Monday, 28 June 2010

Where are the words? (poem)

Where are the words?

Well they float in the skies, and live inside the blood-cells.
They dance upon the being we all live within:
Between person to person, and from group to group,
They solidify the reasoned means.

Where are the words?

Well they exist inside the tongues
Of passionate metaphor and silence,
They exist within the bright shining globe of earth,
And surround the butterfly maze.

Where are the words?

Well they float in rivers and streams of swarming creatures,
Awaiting to express themselves,
And for someone to bless them,
With the nature and social being of care,
And appreciation.

The Barn

There was once an old barn I used to play in, with my friends as a child, which was our secret playing place, but I once told my older brother we went there, telling him to keep it a secret, to which he replied "You are mad! What do you want to go to a dirty old barn for?!".

In the barn, I found a book, called ‘Frankenstien - Behind the Iron Curtain’, which was a critique of the now Old Soviet Union, and which I guessed must have belonged to the farmer. I took the book home, because at that age, I thought it was a horror story about the monster Frankenstien, but I never read it, and I can’t remember what I did with it.

The old barn sometimes had a dead rat in it, and it was very dusty and dirty inside, and we had to climb upon an old rusted, metal tin roof, of the empty cattle area, and squeeze through an empty window space of the old barn, and then jump to the floor inside, and which was quite a high jump for fairly small children.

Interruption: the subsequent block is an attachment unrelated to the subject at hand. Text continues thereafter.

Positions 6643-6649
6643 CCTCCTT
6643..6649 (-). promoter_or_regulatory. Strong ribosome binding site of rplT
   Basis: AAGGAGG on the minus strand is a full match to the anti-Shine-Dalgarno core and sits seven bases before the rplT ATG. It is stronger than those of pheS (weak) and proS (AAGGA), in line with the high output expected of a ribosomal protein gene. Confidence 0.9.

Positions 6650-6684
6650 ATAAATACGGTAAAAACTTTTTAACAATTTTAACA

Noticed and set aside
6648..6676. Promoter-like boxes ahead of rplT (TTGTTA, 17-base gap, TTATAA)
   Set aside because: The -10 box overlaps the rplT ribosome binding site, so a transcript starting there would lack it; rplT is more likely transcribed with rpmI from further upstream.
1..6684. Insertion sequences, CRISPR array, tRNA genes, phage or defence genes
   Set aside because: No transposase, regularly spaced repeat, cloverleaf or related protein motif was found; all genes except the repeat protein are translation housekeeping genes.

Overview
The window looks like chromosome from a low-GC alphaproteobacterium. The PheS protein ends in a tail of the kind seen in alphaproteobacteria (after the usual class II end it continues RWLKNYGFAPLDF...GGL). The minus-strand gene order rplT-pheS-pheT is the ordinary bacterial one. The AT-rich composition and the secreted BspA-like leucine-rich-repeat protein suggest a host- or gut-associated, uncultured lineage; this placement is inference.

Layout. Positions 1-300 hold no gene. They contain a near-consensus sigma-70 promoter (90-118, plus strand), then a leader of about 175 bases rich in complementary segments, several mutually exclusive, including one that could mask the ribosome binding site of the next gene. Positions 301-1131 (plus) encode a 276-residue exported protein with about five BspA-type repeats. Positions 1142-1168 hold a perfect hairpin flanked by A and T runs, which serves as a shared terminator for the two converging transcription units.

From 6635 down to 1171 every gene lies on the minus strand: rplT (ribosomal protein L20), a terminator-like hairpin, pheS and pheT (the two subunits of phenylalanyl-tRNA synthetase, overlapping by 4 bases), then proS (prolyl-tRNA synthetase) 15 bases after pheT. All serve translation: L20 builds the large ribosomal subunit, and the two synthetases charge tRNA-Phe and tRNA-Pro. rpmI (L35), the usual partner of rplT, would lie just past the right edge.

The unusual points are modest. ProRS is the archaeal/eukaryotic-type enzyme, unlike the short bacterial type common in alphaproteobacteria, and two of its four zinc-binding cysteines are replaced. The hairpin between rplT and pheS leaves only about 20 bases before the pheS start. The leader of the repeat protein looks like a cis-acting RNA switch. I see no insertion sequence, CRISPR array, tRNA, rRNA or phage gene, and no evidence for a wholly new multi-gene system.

We were lucky that the empty cattle rusted tin roof never collapsed, because it had fairly big holes in it, but we always managed to climb into the old barn, although it was harder getting out of the barn, as we had to give each other a leg-up or lift, to climb back out the window, and then it was quite a high jump from the empty rusted metal tin empty cattle roof.

I once went to the old barn with two friends called Douglas and Adam, who both went to the same Junior school as me at the time. We all entered the barn, and Adam - Douglas’s younger brother - climbed up into a top floor part of the barn via a thick wooden beam, but part of the floor collapsed, and he fell to the solid concrete ground crying in pain, to which his older brother Douglas just laughed at him. I thought this was very cruel and insensitive of Douglas, and I asked Adam if he was OK. Adam cried for a bit more, but then he said he was OK.

I remember at Junior school, saying to friends "Are you coming out to play tonight? Let’s go to the barn!", as the barn was all our favourite place. We loved that old barn, because it was a challenge getting in and out of it, and of course because it was our very secret playing place. We also loved the old barn because we always felt it was an achievement, and sort of a bit naughty entering the barn, where perhaps we should not have been going, and we always felt safe once we were in the old barn, like it was our special place, where we would chat, laugh, and crack jokes.